2012 Election Snapshot: New York

2012 Election Snapshot: New York

2012 Election Snapshots 

Over the past several months, Pew collected data about the 2012 presidential election from nearly every state and the District of Columbia. We used the findings to create a snapshot of each jurisdiction, focusing on how many people voted, how long they waited to cast their ballots, how they cast them, and how many ballots were not counted. These snapshots will be released over the coming months, five at a time, and the Election Data Dispatches will take a closer look at the latest snapshots each week.

2012 Election Snapshot—New York

The average wait time to vote in New York during the 2012 election was 10 minutes, but actual times varied significantly across the state, in part because of the impact of Hurricane Sandy on New York City.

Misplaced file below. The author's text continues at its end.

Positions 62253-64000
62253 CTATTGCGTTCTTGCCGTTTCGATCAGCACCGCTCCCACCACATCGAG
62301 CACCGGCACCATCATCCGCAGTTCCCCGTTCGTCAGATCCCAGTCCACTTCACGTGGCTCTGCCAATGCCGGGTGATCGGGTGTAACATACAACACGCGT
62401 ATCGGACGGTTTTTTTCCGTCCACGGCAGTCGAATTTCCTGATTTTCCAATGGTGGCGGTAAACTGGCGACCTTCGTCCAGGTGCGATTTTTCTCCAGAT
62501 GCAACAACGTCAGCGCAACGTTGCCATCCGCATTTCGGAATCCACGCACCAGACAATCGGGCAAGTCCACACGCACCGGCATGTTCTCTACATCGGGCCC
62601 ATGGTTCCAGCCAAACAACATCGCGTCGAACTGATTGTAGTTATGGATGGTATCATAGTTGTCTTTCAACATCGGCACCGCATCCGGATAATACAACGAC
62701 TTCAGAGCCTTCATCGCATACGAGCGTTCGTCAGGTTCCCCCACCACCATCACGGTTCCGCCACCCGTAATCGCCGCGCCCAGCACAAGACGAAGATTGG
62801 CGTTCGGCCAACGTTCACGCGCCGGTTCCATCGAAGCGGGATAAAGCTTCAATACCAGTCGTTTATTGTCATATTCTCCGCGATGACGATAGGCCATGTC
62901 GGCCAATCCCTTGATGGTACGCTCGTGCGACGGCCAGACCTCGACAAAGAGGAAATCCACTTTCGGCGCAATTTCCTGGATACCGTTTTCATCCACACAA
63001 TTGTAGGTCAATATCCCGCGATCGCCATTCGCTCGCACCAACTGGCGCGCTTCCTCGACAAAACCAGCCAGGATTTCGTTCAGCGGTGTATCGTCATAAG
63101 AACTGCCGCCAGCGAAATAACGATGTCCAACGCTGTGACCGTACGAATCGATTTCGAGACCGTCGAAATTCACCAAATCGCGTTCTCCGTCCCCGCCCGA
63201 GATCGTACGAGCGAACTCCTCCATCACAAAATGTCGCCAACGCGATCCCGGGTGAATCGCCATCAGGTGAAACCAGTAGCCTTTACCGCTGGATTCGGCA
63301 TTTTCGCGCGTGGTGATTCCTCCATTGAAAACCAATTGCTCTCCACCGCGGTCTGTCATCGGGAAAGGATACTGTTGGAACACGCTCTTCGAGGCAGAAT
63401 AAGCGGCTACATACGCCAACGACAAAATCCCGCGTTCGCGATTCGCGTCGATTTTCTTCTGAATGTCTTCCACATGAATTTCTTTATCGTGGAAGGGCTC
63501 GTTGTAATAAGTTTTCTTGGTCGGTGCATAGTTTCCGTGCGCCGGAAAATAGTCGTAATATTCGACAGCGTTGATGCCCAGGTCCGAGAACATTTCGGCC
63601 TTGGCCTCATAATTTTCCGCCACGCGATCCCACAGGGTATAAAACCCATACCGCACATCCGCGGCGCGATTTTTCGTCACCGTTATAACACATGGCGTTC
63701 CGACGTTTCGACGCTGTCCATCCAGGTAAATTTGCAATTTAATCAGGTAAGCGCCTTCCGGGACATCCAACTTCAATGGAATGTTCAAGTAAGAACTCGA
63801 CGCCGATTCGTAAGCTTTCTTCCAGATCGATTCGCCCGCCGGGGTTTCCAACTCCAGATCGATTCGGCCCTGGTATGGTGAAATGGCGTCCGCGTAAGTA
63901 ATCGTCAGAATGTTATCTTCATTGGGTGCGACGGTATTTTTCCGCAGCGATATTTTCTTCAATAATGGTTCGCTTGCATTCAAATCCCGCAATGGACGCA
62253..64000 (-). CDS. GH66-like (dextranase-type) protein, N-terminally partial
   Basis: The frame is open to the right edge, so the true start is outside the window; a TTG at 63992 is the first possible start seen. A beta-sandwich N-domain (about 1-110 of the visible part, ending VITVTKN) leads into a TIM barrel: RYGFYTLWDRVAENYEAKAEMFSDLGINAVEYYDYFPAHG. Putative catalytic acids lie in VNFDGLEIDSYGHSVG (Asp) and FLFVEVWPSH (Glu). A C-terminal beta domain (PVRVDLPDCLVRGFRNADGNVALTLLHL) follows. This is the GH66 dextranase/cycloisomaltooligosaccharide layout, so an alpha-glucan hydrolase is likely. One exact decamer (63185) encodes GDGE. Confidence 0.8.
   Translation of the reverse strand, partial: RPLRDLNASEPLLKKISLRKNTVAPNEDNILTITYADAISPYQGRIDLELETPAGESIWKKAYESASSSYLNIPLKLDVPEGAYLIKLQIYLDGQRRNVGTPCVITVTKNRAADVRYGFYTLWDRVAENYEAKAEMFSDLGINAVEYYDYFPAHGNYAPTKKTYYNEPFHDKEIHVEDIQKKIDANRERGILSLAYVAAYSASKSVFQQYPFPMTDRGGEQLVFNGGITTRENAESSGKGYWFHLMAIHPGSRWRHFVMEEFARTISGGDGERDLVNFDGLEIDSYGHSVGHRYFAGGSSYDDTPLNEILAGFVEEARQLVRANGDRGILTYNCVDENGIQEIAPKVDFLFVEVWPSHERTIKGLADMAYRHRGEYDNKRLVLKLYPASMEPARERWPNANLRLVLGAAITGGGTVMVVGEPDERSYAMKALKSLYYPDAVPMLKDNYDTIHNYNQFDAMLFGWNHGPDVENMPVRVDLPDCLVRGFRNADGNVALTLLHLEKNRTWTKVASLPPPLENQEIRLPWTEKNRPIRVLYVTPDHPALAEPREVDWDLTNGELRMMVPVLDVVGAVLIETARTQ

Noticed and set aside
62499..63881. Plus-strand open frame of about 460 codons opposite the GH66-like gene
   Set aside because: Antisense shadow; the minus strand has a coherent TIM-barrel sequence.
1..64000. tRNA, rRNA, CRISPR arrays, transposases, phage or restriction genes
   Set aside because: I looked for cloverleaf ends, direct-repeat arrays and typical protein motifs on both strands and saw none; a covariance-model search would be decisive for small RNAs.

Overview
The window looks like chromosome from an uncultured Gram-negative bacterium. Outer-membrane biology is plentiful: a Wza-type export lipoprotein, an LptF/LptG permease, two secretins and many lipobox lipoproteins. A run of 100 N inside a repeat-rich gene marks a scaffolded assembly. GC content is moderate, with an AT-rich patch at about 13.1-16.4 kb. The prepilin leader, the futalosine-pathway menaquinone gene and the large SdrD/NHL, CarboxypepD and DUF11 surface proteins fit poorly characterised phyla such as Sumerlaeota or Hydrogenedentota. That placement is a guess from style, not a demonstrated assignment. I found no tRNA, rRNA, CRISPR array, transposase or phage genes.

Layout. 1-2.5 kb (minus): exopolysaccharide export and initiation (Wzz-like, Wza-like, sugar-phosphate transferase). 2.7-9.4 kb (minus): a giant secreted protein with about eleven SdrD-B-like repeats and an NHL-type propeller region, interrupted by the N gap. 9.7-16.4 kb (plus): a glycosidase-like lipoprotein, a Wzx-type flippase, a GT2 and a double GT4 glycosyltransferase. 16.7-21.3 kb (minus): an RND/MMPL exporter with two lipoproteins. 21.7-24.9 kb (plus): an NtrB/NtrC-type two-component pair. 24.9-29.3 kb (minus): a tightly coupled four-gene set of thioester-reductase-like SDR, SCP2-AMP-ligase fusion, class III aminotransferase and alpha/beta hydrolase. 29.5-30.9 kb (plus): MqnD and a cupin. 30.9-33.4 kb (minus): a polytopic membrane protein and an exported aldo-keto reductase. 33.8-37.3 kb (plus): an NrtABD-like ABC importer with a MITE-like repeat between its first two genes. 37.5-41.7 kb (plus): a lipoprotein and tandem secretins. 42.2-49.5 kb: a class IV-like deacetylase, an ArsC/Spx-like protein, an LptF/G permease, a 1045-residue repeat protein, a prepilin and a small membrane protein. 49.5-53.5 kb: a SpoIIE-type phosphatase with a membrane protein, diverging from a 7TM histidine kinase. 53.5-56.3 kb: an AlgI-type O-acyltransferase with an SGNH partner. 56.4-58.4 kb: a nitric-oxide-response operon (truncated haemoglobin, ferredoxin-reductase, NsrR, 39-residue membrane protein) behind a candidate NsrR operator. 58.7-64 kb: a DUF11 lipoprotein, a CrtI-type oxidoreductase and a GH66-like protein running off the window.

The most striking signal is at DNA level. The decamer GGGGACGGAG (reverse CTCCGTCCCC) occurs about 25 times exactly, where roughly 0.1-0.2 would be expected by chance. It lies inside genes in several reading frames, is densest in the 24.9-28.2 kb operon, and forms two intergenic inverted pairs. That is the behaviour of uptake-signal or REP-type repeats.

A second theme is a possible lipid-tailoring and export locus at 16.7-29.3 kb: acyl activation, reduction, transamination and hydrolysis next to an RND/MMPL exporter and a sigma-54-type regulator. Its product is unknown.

• Testimony before the New York City Council regarding elections oversight described wait times of two to three hours.
  • Election Day media reports from across the state estimated wait times of 30 to 90 minutes.

Reports highlighted election administration inefficiencies that increased wait times at polling locations and prompted calls for election reforms, including establishing qualifications for members of the Board of Elections and allowing early voting to shorten lines on Election Day.

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Data-driven policymaking is not just a tool for finding new solutions for emerging challenges, it makes government more effective and better able to serve the public interest. In the coming months, President Joe Biden and the 117th Congress will tackle a number of environmental, health, public safety, and fiscal and economic issues—nearly all of them complicated by the COVID-19 pandemic. To help solve specific, systemic problems in a nonpartisan fashion, Pew has compiled a series of briefings and recommendations based on our research, technical assistance, and advocacy work across America.